Considerations On Taking Refuge: But Refuge In What?

By:  David Xi-Ken Astor, Sensei

In all Buddhist traditions taking refuge in the Three Jewels (Buddha, Dharma, Sangha) is the first step in becoming a Buddhist.  But what does “taking refuge” really mean?  The Webster’s University Dictionary defines ‘refuge’ to mean: something to which one may turn for help, relief, or escape.  OK, I can understand this when I consider the Dharma, and even the Sangha, but how am I to consider taking refuge in someone that is dead?  After all, the Buddha was Siddhartha Gotama, a man that lived, taught, awakened to Universal reality,  and flourished 2500 years ago.  Just what am I taking refuge in?  Is the Buddha still alive somehow?

The challenge for any Buddhist teacher when presenting Buddhism to new students is to avoid unconsciously creating an insurmountable barrier between the Buddha as reflected in Siddhartha’s legacy teachings that point to the dharma, and an abstract metaphysical persona of an idealized Buddha as reflected in the iconography created from the mind of man.  When we look at the various Buddhist traditional schools practices today, it sometimes is hard to see the man that lived in India with a large following of both lay and monastic disciples, growing up a Hindu with a life of privilege with a young wife and child,  giving practical lesson on how to live a life full of meaning and wonder for the world around them, begging for food and shelter as he did, that died after a long life in his 80’s leaving behind a foundational philosophy and worldview that is as relevant today as it was 25 centuries ago.  In his place we often find in legacy as well as contemporary language a semi-divine being who is visualized as bearing numerous extraordinary physical characteristics, and whose life is described in fantastic mythical imagery.  The essentially human element of the Buddha is dissolved in an impressive, but humanely unobtainable, idealized state of being.  Considering this abstract image, the man slowly fades away and dies.  And something altogether different emerges.

Most people who study Buddhism are familiar with the awakened teachings of Siddhartha; the teachings of the Four Noble Truths, the doctrine of not-self, the principles of interdependence and Dependent Origination for example.  Fewer people are also aware that Siddhartha spoke often and with  a compelling argument on a wide range of social and economic issues of his day that impacted governments, politics, and the difficulties involved in seeking social justice, as well as on personal relationships.  That his teachings extends so dynamically into “right action” indicates that the Buddha’s wisdom can be appreciated not just in monasteries but also on the streets and in our homes in the 21st century.  As we navigate the moral and ethical dilemmas of modern life, the Buddha’s teaching can provide a way to see our way home.  Stepping onto the Buddhist path can transform that navigation into something wondrous.  For you see, we are given a change to see the life of the Buddha, as our own.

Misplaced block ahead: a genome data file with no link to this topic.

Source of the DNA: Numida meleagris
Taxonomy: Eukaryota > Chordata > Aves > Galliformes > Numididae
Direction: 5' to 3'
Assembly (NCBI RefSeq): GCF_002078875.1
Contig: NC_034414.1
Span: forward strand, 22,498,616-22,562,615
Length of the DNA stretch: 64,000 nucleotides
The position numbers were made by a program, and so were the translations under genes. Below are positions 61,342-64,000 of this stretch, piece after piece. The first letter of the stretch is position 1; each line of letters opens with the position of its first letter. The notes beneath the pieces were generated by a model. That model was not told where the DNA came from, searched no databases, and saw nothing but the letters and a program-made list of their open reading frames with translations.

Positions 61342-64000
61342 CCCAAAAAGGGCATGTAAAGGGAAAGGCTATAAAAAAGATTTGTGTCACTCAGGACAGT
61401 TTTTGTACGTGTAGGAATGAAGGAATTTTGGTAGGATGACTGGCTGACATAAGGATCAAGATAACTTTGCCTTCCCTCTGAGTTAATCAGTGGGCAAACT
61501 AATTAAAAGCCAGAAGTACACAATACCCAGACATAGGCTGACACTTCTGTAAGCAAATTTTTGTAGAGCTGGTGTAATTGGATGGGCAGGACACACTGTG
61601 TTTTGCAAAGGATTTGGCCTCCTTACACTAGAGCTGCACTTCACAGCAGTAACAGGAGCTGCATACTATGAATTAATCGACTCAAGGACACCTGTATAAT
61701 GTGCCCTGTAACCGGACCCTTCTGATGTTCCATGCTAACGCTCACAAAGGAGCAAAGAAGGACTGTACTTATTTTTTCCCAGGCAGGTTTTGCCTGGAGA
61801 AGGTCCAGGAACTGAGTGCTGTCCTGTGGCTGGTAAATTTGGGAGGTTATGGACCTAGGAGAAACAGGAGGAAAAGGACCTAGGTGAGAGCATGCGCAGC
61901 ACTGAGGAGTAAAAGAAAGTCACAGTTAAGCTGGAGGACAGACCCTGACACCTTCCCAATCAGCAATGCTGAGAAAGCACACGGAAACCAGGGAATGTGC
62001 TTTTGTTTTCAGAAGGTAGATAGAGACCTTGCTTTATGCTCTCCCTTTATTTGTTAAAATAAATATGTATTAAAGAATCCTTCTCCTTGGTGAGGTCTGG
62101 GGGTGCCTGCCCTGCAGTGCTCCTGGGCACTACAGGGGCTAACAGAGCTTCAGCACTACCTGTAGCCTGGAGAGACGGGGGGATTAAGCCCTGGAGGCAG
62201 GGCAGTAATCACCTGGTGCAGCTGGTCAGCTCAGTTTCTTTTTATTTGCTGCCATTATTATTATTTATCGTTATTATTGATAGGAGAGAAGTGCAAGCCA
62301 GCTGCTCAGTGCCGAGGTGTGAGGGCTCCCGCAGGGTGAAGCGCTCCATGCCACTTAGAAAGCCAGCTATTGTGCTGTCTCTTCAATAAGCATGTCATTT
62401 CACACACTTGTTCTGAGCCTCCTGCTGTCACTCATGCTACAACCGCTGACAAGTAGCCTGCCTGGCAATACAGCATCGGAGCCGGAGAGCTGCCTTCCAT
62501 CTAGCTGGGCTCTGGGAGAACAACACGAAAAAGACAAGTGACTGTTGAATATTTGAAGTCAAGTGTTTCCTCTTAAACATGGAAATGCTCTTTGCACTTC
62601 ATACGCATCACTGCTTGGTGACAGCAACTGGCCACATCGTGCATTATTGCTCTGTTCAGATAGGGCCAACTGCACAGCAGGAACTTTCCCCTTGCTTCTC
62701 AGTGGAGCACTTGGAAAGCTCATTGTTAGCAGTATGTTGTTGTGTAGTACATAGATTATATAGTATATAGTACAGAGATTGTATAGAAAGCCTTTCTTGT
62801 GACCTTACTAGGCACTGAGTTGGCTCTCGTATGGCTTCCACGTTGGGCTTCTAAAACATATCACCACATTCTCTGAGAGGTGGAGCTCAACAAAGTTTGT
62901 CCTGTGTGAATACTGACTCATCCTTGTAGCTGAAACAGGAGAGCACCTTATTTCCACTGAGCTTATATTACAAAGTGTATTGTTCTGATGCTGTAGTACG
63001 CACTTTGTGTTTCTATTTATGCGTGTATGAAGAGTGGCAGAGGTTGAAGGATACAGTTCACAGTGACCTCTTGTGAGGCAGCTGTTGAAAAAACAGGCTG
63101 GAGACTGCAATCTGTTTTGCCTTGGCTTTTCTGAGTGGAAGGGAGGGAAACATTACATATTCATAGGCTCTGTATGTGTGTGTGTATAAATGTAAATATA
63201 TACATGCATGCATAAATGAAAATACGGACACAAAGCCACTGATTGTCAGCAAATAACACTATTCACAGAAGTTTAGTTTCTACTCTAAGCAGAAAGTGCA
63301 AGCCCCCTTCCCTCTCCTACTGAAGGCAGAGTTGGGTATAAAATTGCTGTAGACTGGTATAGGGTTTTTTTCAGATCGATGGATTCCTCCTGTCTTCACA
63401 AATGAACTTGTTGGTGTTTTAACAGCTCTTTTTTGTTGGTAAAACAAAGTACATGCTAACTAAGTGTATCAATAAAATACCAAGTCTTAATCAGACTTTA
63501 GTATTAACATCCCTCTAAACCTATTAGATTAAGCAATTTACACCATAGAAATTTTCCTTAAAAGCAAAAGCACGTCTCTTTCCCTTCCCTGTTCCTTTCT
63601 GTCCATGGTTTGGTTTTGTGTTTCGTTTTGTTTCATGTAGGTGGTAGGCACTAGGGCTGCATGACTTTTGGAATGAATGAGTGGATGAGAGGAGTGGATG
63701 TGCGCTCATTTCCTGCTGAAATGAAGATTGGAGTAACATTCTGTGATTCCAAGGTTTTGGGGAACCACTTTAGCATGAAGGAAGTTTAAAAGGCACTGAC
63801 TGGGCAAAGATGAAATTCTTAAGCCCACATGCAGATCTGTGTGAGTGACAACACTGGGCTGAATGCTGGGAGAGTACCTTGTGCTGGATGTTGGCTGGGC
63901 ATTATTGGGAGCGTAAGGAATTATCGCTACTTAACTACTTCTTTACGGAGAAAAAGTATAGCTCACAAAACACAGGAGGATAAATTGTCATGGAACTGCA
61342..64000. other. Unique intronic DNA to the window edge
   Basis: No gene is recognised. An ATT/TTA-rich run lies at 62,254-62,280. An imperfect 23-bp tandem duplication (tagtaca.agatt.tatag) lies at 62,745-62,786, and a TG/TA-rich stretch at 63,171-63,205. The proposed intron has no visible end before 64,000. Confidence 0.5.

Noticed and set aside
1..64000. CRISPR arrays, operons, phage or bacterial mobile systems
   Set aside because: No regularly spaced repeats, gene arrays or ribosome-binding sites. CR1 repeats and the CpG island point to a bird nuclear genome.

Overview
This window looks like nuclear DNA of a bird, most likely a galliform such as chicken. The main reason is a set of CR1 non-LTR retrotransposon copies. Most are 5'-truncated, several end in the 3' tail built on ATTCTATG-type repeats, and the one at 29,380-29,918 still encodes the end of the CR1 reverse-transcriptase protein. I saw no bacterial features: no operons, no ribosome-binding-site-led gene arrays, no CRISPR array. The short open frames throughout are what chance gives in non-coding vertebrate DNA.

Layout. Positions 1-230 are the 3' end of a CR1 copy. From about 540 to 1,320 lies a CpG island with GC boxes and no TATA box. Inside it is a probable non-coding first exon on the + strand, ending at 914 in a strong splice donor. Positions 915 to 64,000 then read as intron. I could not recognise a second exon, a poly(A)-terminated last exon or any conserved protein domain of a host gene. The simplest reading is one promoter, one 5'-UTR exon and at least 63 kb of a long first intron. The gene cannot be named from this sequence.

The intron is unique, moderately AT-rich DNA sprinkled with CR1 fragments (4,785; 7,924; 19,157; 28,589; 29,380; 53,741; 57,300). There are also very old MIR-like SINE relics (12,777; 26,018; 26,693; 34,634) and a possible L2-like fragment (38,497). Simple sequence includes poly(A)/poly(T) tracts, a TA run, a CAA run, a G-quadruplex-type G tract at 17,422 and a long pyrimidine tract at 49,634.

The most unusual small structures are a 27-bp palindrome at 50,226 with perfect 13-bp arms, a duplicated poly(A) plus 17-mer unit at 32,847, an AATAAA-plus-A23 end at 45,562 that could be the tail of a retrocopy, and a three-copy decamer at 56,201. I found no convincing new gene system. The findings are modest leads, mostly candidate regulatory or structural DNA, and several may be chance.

I would like to think that the purpose of the scholarly research, intense efforts of translating the Buddhist canon into contemporary language, hours upon hours of cushion-time, and deep contemplation and personal practice in Buddhist thought is to clarify the nature of the person we call the Buddha, the significance of his experience, and the meaning of his awakened deep insight of Universal nature, in order for us to also be awakened to our own potential for personal and social flourishing.  However, these attempts at clarification are constantly subjected to a strong counter-tendency to project ideas away from the mans philosophical and spiritual enlightened teaching, and more toward institutionalized practices to idealize a traditions interpretation of historical events and establishing an authoritative voice that may not recognize the importance of a pluralistic worldview.  We can find this tendency in all traditions at times, including my own.  Sometimes I wonder if the goal of the worldwide Buddhist community becomes more that of one defending and upholding a particular set of beliefs and practices, and less that of discovering the meaning and purpose of our own potential for awakened moments, when we really focus on how we are.  In this type of atmosphere the Buddha recedes further away from being a man and becomes a shining object of worship, standing for all that is good and noble, while the man sinks deeper into the muck of remembrance.

So I ask the question again, “ Is the Buddha still alive?”  As students of Buddhism, what does taking refuge in the Buddha mean.  Did Siddhartha give us an answer?  In fact, he did.  We find it in the Samyutta Nikaya (The Connected Discourses), chapter III, #47, Establishments of Mindfulness, verse 9.   In this sutra we find Venerable Ananda, his personal attendant and longtime disciple, very worried over the health of the Buddha who is 80 years old and very sick.  It was in the rainy season and while ill with terrible pains bordering on death the Buddha endured and remained mindful and clearly comprehending what was happening around him and was not stressed out.   The Buddha finally recovered and came out of his dwelling and sat down in some shade.  Venerable Ananda came to him and expressed joy over his feeling better, and expressed some trouble he had during this sick period because he could not come to the Buddha with questions as some teachings were not yet clear to him and he needed the Buddha’s help.  Venerable Ananda felt some consolation, however,  that the Buddha would not pass away without a pronouncement concerning who the monks could go to after the Buddha died.  Ananda was looking for a refuge and teacher after the Buddha was no longer with them.  I now pick up the story with the Buddha’s response to Ananda’s dilemma.

“What do the monks now expect from me, Ananda?  I have taught the Dhamma, Ananda, without making a distinction between inside and outside.  The Buddha has no closed fist of a teacher in regard to the teachings.  (this means no secretes he alone knows) If, Ananda, anyone thinks, ‘I will take charge of the monks, or the monks are under my direction, it is he who should make some pronouncement concerning the monks.  But, Ananda, it does not occur to me, ‘I will take charge of the monks, or the monks are under my direction, so why should the Buddha make some pronouncement concerning the monks?’  Now I am old, Ananda, aged burdened with years, advanced in life, coming to the last stage.  My age is now turning eighty.  Just as a old cart keeps going by a combination of straps, so it seems the body of the Buddha keeps going by a combination of straps.